Are you saying, for example, that next time Ford is deciding between (say) Spain and (say) the UK to be the production centre of the new model (say) Fiesta, Spain will get the work? Sounds about right to me.
That would be to have joined in the first place?
You can argue that, but you must realise that it is an entirely different thing to say that we should leave now.
Had I had the vote in 1973 I may well have voted 'no', but then again with the mess the country was in and the raw memories of a war that had finished less than a generation previously, it probably seemed like a good idea at the time. It would have been a much more difficult decision.
This one was a no-brainer. Pulling out now is a much more difficult and fraught process simply because we have had 40-odd years of integration in the intervening period. On top of that, much as I really don't agree with the amount of power the "financial markets" have over us, the fact is that they do, and because of that we are probably in for a five to ten year period of stagnation at best with those of us still with large amounts of working life ahead of us struggling even to do something as basic as obtain a mortgage. However "broken" the EU is, and however slowly reforms happen (and they did happen) it simply can't be better to run the risk of returning to the UK of the 1970s at best, or the 1920s at worst?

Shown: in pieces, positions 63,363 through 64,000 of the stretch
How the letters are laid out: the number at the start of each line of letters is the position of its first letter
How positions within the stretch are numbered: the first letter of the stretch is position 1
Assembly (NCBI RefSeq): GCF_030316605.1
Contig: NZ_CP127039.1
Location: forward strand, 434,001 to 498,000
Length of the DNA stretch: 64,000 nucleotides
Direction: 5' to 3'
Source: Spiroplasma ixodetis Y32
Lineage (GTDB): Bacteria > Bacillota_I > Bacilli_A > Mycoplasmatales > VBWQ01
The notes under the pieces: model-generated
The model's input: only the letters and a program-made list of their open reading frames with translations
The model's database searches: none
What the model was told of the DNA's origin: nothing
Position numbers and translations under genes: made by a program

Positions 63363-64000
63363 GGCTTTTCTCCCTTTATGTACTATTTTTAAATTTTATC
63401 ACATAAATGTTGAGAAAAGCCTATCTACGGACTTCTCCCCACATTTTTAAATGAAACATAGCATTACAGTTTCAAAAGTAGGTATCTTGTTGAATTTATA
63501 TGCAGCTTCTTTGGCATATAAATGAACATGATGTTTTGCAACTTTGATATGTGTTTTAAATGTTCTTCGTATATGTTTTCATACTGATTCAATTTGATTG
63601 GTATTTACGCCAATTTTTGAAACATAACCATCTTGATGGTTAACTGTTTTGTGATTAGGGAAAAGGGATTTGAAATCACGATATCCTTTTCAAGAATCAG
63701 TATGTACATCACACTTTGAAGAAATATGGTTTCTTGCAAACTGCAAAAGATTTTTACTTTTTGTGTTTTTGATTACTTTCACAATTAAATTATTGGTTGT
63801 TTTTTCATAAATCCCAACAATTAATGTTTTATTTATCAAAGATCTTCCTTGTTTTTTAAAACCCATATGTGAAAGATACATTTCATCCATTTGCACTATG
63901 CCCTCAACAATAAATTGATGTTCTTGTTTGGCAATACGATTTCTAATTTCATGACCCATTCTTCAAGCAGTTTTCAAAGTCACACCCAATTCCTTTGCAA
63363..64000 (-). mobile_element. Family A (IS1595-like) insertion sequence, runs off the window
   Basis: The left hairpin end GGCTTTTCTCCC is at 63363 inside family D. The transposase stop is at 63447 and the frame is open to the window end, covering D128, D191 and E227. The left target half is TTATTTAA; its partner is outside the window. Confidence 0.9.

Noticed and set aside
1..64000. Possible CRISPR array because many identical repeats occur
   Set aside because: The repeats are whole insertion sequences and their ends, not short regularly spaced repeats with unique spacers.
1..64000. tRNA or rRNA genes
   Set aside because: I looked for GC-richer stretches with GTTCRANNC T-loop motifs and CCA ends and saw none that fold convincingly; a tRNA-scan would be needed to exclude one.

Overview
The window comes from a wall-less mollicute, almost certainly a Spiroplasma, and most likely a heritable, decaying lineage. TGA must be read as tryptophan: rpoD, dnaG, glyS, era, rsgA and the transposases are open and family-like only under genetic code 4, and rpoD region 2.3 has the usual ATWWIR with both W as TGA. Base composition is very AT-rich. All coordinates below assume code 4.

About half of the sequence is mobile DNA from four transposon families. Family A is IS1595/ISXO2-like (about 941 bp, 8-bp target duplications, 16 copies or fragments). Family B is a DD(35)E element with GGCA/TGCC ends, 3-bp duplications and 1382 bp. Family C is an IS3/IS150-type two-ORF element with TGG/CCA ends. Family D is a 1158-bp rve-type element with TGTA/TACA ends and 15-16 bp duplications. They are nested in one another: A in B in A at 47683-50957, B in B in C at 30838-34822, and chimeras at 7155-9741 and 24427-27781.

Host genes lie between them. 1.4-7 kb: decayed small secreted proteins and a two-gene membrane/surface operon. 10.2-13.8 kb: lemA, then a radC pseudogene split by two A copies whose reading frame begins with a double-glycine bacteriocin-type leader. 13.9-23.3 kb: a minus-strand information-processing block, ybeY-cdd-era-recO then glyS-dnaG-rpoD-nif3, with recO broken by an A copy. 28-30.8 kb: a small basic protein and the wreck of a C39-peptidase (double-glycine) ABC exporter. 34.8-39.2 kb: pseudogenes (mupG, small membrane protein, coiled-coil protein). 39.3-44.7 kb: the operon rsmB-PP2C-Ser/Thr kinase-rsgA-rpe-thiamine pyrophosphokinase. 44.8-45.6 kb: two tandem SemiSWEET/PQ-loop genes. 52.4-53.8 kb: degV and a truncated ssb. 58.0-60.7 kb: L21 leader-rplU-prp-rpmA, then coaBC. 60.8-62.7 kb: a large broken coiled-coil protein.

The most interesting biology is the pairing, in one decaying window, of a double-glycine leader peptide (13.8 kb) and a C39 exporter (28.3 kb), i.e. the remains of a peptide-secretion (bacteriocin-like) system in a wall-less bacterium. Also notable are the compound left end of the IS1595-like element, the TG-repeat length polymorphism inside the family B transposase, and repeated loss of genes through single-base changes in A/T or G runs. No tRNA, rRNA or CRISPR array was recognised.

Anecdotal evidence (i.e. a neighbour) from around where I live says that in the run-up to the vote people simply stopped looking at houses to buy. Estate agents' footfall fell to near zero. The evidence so far is that it isn't improving since the vote.
I know several people who voted Leave. Some of them are beginning to realise what they did. There is far less "crowing" about the result than might have been expected.
Or - and this one has hit me several times with Pis that I'm using to play videos on loops - it's simply out of space. Tab-completion stops working when there's no free disc space.
Fedora 24 also features some revamped font rendering tools that put it on par with Ubuntu's font rendering even though, for patent reasons, it still doesn't ship with support for subpixel rendering.